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Indoor “GPS”

Location-based services have become popular as smartphones are able to listen to the faint GPS (or GLONASS) signals and figure out where you are in relation to other things. But roofs and walls can block out those satellite signals, leaving you on your own once you enter a building.

Now, many mapping applications are intended to get you to a building, so, once you’re there, well, you’re there – mission accomplished. But, as any of you that go to conventions will know, even within the building, it can still take a map to navigate the exhibition floor.

Rohm, in cooperation with iSiD, has announced the Guidepost Cell to address such indoor navigation challenges. The cells make up the nodes of a network that can detect the presence of a smartphone with WiFi turned on and then figure out which is the closest cell. Because it passively looks for telltale WiFi signals, it doesn’t have to emit a constant beacon, reducing power consumption considerably.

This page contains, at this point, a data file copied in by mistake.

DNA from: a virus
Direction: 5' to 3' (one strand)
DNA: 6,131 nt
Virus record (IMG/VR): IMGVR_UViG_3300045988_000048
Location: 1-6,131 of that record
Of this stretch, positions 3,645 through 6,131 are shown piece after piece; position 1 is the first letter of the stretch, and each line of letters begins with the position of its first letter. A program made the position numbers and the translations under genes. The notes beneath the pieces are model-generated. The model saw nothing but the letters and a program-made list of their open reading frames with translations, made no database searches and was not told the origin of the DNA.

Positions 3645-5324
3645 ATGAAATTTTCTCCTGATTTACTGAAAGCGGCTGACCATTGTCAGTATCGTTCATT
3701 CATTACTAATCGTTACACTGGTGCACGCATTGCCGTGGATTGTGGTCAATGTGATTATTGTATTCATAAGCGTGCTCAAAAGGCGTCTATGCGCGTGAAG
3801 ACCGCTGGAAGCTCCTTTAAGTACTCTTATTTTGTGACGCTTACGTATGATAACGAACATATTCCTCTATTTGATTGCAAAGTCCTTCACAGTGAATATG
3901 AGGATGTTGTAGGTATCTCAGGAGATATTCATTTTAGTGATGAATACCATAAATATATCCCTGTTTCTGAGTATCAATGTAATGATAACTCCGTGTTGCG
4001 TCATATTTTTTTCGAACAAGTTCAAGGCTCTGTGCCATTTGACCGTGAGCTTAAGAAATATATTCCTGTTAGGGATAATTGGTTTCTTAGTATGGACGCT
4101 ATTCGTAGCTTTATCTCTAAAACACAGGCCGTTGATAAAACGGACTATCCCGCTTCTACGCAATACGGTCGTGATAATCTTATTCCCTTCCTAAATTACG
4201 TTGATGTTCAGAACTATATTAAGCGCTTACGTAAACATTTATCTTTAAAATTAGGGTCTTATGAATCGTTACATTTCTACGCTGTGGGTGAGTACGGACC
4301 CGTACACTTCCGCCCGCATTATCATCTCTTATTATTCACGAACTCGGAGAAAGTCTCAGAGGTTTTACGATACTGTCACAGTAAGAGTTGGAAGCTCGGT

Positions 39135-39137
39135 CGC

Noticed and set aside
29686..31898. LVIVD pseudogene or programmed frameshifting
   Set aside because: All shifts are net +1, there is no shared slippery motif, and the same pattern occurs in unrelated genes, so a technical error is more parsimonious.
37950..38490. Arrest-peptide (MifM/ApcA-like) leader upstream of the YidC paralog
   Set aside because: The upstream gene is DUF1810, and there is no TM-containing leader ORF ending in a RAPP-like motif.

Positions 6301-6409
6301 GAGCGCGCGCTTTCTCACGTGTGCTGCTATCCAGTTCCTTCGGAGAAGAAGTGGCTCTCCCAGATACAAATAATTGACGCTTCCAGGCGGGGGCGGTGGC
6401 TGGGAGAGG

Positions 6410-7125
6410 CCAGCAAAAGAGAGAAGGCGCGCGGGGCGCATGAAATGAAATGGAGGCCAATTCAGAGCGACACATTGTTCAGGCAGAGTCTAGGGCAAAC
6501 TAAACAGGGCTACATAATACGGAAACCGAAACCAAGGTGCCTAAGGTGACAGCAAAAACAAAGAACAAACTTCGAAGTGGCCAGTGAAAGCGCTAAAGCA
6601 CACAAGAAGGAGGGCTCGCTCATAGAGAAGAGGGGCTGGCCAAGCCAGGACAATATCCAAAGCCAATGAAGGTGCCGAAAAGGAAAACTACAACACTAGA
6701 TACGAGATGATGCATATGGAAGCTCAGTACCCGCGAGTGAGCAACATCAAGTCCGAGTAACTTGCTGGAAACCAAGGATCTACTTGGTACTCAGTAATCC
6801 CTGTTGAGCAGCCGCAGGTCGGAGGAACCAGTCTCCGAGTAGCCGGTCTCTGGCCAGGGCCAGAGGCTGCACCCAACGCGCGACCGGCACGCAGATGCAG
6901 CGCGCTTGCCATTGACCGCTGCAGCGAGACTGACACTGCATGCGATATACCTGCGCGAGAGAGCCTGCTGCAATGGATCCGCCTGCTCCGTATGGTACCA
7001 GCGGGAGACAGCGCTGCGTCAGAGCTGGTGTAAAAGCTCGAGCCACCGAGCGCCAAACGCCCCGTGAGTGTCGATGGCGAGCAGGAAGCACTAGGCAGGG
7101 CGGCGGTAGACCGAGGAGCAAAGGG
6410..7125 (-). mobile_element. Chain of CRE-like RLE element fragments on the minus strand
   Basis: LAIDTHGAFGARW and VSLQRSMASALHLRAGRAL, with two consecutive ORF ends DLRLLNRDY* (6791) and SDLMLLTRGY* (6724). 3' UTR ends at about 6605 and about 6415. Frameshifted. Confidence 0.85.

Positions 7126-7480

Because of this miserly behavior, they can operate without external power – by harvesting the indoor light. They do this using dye-sensitized cells, something we’ll cover in more detail in the future. They’re essentially “indoor” solar cells.

This means that a network can be established more or less by distributing these Guidepost Cells and turning them on. An application on the phone can then detect the network and, coupled with an indoor map, show you where you are or where you want to go or send you a message.

You can find more detail in their release.

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